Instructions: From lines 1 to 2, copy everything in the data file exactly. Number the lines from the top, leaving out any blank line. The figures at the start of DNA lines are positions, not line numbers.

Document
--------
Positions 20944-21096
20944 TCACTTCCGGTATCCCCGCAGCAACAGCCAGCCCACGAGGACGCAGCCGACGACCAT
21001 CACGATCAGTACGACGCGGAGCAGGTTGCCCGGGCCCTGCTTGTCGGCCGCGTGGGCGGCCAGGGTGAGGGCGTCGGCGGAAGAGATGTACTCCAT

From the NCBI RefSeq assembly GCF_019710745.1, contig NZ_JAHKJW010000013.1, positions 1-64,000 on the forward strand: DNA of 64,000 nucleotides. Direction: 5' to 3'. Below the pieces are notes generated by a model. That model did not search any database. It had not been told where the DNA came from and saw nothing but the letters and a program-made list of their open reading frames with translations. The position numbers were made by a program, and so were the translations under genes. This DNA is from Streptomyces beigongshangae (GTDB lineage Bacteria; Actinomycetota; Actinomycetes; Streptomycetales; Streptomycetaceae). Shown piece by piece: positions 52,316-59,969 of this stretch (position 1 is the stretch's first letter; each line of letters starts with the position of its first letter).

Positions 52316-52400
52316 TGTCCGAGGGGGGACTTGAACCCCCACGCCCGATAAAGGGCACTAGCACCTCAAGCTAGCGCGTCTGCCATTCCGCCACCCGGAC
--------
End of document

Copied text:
Positions 20944-21096
20944 TCACTTCCGGTATCCCCGCAGCAACAGCCAGCCCACGAGGACGCAGCCGACGACCAT